In part one of a two-part series on the value of creating mail tests that produce measurable, and telling, results for your catalog, this week I tell the story of one cataloger and how its testing proved to have inexact results.
Catalogers these days are racking their brains thinking about ways to decrease costs. Many have turned to changing their books. But as I illustrate below, making universal changes to your catalog can have mixed results. Some of the earliest direct marketers called their work “scientific advertising.”
Catalogers separate themselves from brand marketers by measuring their results and learning from their successes and failures. That’s why catalogers must consistently stay true to the principles of scientific advertising and test everything. I know you’re desperate to reduce costs. But I implore you to test before making any universal changes to your book. To illustrate my point, let me share with you a story — more like a cautionary tale — of a company that shunned the notion of a test before rolling out a major change to its catalog’s paper.
A client of mine decided that upgrading the paper it used in its catalog would result in increased sales — just a gut instinct. I warned them about testing first, as well as running some profit and loss scenarios, to determine how the additional costs would affect their catalog’s break-even point.
They scoffed at the notion of running a pro forma break-even analysis to determine how much revenue they needed to offset the additional paper and postal costs. In fact, it took the convincing of their paper merchant, printer and service bureau reps, along with myself, to convince them to set up a test before changing their paper weight. We set up a straightforward scientific A/B split test. We took half their customers and prospects and sent them a catalog printed on their regular paper. The other half were sent the book with the upgraded, more costly paper.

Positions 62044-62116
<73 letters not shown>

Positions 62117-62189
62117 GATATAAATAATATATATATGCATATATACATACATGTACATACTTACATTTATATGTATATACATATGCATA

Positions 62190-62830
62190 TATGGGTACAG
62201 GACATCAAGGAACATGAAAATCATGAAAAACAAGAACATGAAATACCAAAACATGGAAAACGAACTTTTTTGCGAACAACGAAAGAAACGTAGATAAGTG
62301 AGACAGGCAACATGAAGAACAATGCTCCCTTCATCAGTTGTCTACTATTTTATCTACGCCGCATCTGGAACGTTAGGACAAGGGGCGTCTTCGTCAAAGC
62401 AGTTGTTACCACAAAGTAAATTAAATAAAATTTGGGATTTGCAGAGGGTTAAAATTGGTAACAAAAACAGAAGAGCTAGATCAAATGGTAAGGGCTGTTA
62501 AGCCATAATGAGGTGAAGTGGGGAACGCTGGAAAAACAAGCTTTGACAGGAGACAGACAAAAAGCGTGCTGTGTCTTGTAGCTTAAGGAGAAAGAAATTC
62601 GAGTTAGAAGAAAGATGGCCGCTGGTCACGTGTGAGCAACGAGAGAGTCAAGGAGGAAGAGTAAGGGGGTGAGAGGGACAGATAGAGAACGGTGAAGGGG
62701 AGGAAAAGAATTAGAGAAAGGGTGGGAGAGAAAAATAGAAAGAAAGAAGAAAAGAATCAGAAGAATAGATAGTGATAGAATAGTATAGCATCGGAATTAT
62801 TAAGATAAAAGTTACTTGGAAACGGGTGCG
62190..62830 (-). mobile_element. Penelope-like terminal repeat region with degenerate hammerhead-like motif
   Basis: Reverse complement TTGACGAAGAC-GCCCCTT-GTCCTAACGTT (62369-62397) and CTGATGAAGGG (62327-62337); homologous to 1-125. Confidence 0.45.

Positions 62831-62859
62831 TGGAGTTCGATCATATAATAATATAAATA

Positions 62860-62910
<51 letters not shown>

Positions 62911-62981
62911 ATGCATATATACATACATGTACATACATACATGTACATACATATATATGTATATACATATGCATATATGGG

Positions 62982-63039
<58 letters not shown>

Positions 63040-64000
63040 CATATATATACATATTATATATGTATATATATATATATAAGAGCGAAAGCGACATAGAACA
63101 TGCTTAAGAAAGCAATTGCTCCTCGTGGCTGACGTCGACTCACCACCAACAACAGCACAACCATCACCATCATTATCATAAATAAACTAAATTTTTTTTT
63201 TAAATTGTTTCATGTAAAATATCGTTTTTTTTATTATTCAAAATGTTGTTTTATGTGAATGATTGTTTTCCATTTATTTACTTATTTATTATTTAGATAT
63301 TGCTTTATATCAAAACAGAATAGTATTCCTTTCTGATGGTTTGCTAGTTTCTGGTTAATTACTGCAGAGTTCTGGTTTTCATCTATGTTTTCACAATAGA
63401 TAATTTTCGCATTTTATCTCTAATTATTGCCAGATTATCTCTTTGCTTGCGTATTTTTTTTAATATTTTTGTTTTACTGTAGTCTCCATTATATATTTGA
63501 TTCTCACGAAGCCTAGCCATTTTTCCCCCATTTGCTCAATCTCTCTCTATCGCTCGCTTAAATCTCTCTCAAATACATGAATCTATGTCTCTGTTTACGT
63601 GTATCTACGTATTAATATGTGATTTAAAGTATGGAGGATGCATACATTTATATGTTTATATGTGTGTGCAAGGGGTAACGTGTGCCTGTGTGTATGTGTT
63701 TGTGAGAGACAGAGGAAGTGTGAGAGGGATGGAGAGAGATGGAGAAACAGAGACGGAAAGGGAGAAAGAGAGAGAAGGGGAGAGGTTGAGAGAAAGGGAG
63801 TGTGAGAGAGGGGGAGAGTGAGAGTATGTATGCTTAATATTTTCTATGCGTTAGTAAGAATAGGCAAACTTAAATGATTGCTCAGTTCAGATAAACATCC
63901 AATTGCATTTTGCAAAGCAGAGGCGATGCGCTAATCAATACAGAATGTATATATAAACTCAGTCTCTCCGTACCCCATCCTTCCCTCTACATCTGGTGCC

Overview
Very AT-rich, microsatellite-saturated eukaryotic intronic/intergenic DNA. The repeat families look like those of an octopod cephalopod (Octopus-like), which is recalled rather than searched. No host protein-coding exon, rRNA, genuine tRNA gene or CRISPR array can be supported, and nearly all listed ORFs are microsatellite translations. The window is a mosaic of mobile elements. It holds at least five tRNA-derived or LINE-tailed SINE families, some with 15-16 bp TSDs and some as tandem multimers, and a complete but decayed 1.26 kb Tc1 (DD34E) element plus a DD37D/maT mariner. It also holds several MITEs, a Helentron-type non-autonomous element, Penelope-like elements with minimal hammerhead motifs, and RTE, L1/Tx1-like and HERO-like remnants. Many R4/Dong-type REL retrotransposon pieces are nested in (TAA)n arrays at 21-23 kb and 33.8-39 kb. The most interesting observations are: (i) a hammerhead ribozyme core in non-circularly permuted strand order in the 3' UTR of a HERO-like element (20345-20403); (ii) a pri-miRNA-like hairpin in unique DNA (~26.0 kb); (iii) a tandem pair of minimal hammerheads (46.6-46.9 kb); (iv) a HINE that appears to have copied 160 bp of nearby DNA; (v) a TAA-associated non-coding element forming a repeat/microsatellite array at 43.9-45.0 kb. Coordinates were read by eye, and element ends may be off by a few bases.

To keep the test scientific, the service bureau chose every other name from each list segment. In scientific terms, the A portion of names represented the “control” group and were mailed the “before” catalog; the “test” B group was mailed the catalog with the upgraded paper stock. The goal was for the test group to outperform the control group.
When we analyzed the results of the test, the client and I came to two different conclusions. They concluded the test was a success. After all, there was a marginal increase in response rates driving in a few new customers in some, but not all, of the list segments.
On the other hand, I saw something entirely different.
Yes, results were up slightly in some prospecting segments, but response rates were down in the housefile, especially single buyers segments. This meant it was converting fewer new customers (who were just trying the products) to multibuyers — a key metric and clear indicator of future success.
Just as important, the incremental cost of the higher grade of paper was not covered by the slight bump in sales. Prospects were costing more to acquire, and the mailer was losing slightly more money up front — money that would have to be made up in future mailings and orders. Customers were accounting for less profit on a per-order basis.
So who was right?
The client at that point was willing to lose a bit more up front to increase sales and put out a sharper-looking product. Eventually, the increased costs would catch up with it, however. The business suffered and the paper grade had to be scaled back.
Next week in the final part of this two-part series on the value of creating mail tests that produce measurable, and telling, results for your catalog, I continue my story from this week by providing some key pointers you can take away from this example, as well as listing some tips to help your company run successful and subjective tests.